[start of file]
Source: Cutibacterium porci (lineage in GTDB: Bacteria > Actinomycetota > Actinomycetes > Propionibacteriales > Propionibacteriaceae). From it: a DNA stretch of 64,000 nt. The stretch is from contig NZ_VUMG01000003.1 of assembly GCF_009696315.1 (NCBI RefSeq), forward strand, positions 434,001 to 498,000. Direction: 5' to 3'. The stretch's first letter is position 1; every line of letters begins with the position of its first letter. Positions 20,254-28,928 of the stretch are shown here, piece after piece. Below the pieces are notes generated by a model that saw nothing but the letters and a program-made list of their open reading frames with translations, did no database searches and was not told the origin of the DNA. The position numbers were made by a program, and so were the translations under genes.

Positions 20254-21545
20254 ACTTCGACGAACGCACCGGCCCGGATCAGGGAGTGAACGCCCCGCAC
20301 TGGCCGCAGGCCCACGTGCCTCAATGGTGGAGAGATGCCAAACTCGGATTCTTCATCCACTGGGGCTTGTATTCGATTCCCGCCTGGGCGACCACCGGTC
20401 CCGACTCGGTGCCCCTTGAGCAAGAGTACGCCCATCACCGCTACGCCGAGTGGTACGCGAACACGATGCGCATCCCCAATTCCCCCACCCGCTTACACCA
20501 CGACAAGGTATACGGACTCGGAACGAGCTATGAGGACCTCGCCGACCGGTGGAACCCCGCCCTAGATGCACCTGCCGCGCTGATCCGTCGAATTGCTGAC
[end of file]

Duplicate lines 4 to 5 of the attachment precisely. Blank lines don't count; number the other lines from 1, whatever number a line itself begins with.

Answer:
20301 TGGCCGCAGGCCCACGTGCCTCAATGGTGGAGAGATGCCAAACTCGGATTCTTCATCCACTGGGGCTTGTATTCGATTCCCGCCTGGGCGACCACCGGTC
20401 CCGACTCGGTGCCCCTTGAGCAAGAGTACGCCCATCACCGCTACGCCGAGTGGTACGCGAACACGATGCGCATCCCCAATTCCCCCACCCGCTTACACCA